An Open Letter To Kyle Lowry
An Open Letter To Kyle Lowry
Hey KL3 (can I call you that?), you have no reason to hang your head in shame. Seeing you lie there on your back looking defeated at the Air Canada Centre during your failed last second shot attempt was equal part depressing (your teammates could have played better than that) yet exhilarating. Given the tumultuous last few weeks of the NBA season we’ve all had to navigate and endure, as Raptors players, fans, enthusiasts, trust me, we all cringed as you took the ball to the hole in the waning seconds of Game 7 versus the Brooklyn Nets and came up a wee bit short. At the end of the day, your teammates didn’t bring their A-game, and it’s really tough playing catch-up for the duration of a game.
Sadly, given the nature of the business of basketball – and that’s exactly what it is, a business – you will not be given enough time to ponder what went wrong with your squad in the last two very winnable games against Brooklyn. There will be little time to lick your wounds, or to reflect on an otherwise fantastic season where you helped your team win the Atlantic Division in an otherwise uneven eastern conference. You’ve played on three teams in nine years, so you already know the post season routine. You know, the trades, the hiring and firings, the free agent flip flops, especially when things don’t work out exactly as planned.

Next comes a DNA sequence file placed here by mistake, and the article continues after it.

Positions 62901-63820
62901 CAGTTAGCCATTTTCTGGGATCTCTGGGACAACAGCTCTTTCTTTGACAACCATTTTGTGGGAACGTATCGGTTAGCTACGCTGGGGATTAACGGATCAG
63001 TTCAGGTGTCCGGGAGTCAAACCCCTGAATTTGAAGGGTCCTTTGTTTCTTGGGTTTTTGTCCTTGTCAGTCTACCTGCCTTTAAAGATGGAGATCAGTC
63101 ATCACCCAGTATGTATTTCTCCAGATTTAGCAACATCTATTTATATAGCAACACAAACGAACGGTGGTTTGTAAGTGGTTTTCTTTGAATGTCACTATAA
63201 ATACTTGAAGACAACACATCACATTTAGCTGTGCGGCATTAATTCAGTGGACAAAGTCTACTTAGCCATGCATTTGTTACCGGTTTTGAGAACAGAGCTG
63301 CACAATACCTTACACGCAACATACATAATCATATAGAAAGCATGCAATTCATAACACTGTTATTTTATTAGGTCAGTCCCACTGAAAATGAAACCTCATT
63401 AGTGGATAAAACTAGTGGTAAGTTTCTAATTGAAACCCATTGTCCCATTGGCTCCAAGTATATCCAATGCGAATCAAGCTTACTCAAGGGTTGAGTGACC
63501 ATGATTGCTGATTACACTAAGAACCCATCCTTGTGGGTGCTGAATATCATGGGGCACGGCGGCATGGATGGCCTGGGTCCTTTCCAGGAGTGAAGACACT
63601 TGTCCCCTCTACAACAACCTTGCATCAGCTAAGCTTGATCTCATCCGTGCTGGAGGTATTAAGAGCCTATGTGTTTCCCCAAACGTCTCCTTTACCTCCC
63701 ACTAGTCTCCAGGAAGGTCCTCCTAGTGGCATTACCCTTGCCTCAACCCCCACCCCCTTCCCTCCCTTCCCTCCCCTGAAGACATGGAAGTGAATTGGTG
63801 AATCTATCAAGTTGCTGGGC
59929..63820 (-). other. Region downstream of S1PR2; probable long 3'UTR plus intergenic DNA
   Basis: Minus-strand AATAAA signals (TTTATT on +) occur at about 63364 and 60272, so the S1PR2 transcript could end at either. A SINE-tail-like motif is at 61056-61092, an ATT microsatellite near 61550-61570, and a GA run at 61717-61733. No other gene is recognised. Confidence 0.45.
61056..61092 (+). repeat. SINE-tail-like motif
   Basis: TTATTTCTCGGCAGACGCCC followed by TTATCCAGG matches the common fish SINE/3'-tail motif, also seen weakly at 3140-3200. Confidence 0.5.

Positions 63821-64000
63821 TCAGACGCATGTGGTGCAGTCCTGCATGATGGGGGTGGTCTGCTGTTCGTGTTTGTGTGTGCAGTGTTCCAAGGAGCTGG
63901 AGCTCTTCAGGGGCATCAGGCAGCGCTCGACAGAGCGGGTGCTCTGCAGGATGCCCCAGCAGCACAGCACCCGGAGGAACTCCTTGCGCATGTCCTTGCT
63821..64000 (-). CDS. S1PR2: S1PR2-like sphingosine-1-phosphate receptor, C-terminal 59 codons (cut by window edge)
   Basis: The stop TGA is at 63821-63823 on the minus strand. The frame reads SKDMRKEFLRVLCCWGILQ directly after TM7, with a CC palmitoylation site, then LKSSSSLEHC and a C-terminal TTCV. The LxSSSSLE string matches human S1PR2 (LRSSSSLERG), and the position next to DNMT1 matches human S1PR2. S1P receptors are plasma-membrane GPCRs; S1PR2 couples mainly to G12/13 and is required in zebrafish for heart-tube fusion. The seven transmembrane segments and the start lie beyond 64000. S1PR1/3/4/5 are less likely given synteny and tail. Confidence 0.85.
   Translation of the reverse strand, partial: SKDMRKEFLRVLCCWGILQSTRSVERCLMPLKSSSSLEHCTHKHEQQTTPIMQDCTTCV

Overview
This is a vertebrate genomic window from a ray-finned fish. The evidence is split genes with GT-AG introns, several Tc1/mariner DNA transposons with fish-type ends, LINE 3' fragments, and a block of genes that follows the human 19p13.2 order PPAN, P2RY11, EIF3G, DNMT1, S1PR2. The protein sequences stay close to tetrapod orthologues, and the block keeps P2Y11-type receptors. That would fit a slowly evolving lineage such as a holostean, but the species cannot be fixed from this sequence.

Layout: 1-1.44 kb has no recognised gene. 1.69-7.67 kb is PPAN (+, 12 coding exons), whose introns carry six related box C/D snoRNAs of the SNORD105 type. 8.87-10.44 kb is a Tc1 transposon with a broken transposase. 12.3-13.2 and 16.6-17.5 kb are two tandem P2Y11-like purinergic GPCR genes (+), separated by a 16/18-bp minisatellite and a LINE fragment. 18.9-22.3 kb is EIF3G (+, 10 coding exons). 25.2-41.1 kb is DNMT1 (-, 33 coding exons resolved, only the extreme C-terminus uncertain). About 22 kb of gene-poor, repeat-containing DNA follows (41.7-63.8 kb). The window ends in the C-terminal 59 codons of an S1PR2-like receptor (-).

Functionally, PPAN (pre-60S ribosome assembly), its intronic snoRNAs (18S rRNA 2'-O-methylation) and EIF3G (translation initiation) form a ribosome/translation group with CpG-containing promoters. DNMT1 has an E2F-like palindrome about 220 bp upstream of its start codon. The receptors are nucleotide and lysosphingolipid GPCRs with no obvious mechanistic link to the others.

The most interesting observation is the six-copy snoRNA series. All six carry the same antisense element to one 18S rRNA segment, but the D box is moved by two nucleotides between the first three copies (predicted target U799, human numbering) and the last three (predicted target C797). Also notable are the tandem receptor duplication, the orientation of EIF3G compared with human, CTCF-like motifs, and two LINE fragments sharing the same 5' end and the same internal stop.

And that’s why I had to reach out to you directly to help you figure out what might be a good move for you, moving forward. The reality is this. The questions as to where you will be playing next year will be coming fast and swift, given the fact that you’ll be an unrestricted free agent this summer. You see, this city I was born in, has this really shaky history when dealing with free agency and A-list basketball talents like yourself. Brother, I’ve seen it all. From ex-Raptor guards like Damon Stoudamire putting up big numbers and then bailing to Memphis – where you and him eventually became teammates – to the high-flying Vince Carter taking his talents elsewhere to the Nets (when they were still in New Jersey) out of mere frustration with his teams managements handling of his situation, all the way to Chris Bosh – he of two-time back-to-back NBA Champs the Miami Heat – who ultimately had to take his talents to South Beach. In the end, it always felt like your team had no chance in hell of re-signing any of these talents on the verge of free agency. They just had to go, for greener pastures. For a chance to consistently go to the playoffs, and even win championships (SEE: Bosh). But I want to believe that you are different. You seem to get this city. Anyone with one-half of a basketball brain can see that you are the heart and soul of a franchise that was once considered heartless and soulless. We’ve blown a bunch of first round draft picks, including wasting an overall number one pick on Andrea Bargnani. Or you weren’t around when we had the eighth pick overall in 2004 and drafted a guy named Rafael Araújo who only lasted three years in the league. Sure, I’ll be the first to admit that next to your teams free agent and NBA draft history, there are other things that make our city look less than desirable – like our transit system. Kyle, you should park your high priced sports car, and one day take a ride with me across Eglinton, St. Clair Avenue or Queen Street West during rush hour. Trust me, it’s no fun. When you have rude bus drivers coupled with frustrated riders, it makes for an odd mix. Kinda like having you and Jose Calderon share the point guard duties.